Third part of the series of posts about the evolution of horror movies, from German Krimi, to Italian Giallo, to American Slasher.
Once again I must thank my friend Lucia Patrizi, of the blog Il Giorno degli Zombi, for her fun but erudite (or is it erudite but fun?) contribution.
And now, on with the show…
There are important distinctions to be made between Giallo and Slasher. Slasher movies are not and will never be “the American Giallo” – they are autonomous and have their peculiar traits, as Giallo movies do. And it is not just a matter of lowering the age and the social status (sometimes) of the main characters, it is not a matter of setting that separates the two genres. What changes is, predictably, a matter of style first, and second, of contents, because we are discussing genres in which aesthetics guides the narrative, and not the other way around.
Giallo does have in fact a very complex aesthetic, informing both the camera movements and the set-up for the killings. We can certainly call Giallo an experimental genre. And as much as the Giallo is convoluted, as the Slasher is simple and direct. The plot, too, in Giallo has a very involved development, while usually the Slasher is the extension over 90 minutes of a single situation: camping kids being killed-off, a pajama-party with the killer, babysitters pursued by the Bogeyman.
Moreover, the two genres have social, ethical and even political implications thaat push them further away from each other: the Giallo, at the height of its splendor during Dario Argento‘s golden age, becomes an increasingly formal mechanism, devoid of all contents. The Slasher movie will instead act as a sponge, absorbing (in 90% of the cases unwittingly) the worries and the mindsets of the different ages it will go through.
If we were to list the Giallo titles closer to the Slasher movie, we’d find very little, and our choice would be reduced to two movies, both produced in the early’70s: I Corpi Presentano Tracce di Violenza Carnale by Sergio Martino (1972) and most importantly Reazione a Catena (1971 – aka Blood Bay, Bay of Blood, Blood Bath and a variety of other titles) again by Mario Bava.
And yet, while the former has a university campus setting that will become topical in the Slasher movie, and it premieres the trope that unhinibited behavior equals death, it is the latter that appears to be almost prophetical, as it anticipates by almost a decade the lakeside horrors beloved by the Friday the 13th saga.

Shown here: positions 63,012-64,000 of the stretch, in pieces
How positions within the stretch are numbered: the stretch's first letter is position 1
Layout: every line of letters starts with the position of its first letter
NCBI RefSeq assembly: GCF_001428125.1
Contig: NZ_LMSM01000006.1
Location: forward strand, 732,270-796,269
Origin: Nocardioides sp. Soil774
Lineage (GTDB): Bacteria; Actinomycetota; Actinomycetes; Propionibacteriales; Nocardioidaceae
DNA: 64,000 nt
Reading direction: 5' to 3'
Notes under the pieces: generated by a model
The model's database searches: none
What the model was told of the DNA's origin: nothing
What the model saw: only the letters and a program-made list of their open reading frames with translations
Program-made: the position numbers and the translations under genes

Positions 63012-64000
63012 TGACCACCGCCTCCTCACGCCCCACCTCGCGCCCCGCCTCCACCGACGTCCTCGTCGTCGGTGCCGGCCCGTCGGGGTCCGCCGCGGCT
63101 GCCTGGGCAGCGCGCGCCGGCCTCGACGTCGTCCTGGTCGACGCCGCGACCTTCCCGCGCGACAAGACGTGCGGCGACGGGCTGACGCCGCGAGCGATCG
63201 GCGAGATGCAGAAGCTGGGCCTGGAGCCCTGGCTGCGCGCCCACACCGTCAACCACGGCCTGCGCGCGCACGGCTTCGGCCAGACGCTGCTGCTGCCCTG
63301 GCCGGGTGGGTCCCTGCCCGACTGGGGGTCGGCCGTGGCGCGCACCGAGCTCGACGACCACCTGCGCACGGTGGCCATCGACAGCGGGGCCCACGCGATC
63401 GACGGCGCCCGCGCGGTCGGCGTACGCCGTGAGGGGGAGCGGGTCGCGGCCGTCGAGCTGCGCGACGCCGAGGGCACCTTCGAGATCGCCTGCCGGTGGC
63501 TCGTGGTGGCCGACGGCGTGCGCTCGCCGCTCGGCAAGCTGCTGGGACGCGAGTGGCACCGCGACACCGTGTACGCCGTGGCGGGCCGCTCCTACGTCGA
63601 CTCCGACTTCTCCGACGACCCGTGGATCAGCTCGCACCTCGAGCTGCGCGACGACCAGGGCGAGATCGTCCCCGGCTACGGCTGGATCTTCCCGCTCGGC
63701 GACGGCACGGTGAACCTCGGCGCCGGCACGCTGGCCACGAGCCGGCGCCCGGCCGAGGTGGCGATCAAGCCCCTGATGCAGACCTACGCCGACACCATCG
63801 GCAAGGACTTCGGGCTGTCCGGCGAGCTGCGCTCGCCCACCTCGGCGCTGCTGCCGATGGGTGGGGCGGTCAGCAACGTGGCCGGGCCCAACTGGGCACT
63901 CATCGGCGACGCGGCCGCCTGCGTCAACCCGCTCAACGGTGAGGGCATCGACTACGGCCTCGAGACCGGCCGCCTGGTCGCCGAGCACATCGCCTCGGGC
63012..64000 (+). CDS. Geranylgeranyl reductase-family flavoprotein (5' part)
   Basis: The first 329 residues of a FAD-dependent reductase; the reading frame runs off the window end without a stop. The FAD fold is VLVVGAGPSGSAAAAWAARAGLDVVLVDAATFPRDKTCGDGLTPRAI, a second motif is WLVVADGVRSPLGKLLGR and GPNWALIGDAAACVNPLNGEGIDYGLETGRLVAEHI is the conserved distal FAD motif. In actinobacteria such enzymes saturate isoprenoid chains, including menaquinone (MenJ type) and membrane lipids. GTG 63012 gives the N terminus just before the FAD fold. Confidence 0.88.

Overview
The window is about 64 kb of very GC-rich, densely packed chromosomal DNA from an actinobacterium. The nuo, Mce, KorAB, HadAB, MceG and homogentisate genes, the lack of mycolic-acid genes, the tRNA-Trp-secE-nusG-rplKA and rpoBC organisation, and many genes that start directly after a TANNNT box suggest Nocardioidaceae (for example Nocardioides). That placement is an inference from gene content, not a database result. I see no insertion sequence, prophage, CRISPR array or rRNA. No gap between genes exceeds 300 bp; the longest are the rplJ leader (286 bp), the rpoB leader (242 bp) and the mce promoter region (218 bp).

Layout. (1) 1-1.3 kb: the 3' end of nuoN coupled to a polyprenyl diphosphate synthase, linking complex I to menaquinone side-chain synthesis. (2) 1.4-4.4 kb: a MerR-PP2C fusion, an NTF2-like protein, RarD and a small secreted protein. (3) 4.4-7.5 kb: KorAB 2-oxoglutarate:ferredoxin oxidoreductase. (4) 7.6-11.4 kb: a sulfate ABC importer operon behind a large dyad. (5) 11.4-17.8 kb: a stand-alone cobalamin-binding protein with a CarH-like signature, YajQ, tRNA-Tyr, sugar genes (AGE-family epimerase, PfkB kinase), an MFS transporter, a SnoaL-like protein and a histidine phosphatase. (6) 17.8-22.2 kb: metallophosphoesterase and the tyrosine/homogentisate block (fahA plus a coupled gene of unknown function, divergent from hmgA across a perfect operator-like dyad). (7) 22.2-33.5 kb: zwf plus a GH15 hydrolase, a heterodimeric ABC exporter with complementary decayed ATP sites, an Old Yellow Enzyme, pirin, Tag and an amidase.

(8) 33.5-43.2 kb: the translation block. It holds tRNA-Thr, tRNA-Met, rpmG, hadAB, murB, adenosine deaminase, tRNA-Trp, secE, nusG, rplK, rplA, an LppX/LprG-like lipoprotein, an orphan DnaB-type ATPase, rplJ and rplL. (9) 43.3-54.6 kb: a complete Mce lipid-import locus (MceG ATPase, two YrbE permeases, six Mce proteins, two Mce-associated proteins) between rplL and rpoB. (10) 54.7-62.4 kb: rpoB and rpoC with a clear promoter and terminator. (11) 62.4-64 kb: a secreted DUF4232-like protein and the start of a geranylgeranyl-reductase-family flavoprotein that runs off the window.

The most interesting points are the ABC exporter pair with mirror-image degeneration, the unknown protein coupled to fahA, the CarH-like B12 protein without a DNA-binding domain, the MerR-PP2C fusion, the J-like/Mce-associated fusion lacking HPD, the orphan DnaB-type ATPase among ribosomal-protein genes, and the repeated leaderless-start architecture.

Set in a cozy bay belonging to an aging countess that is offed in the first scene, Reazione a Catena is one of the few movies about which Bava admitted he was completely satisfied. And this is unsurprising, as this is the work in which his worldview emerges more potently. And it is his most groundbreaking movie, where Bava drops all the tropes of the thriller, where identifying the killer becomes superfluous, and where a savage sequence of crimes is unleashed, increasingly violent and graphical, destroying the “Hitchcockian” ideal of suspense and opening, by all means, the doors to the lean, linear Slasher narrative.
It is not just a matter of details, like the couple impaled by the killer while they are having sex, reprised shot-by-shot by Steve Miner in the second chapter of the Friday the 13th series. The hommage is evident and it is not that what makes Chain Reaction a movie that dozens upon dozens of later films will be indebted to.
In this case too, it is again a matter of style, because officially Reazione a Catena is a Giallo, if atypical, including all the elements common to the genre: a cast of adult and well-to-do characters, money as the primary motor of the action, elegant venues.
And yet, if analyzed in depth and compared to the Giallos by Argento (and in part with those by Martino), it is easy to notice how little of the formula is maintained, and what seeds of the future Slasher movie it carries within its frames.
[In a few days, please join us for an in-depth analisys of Reazione a Catena and the closing of this series.]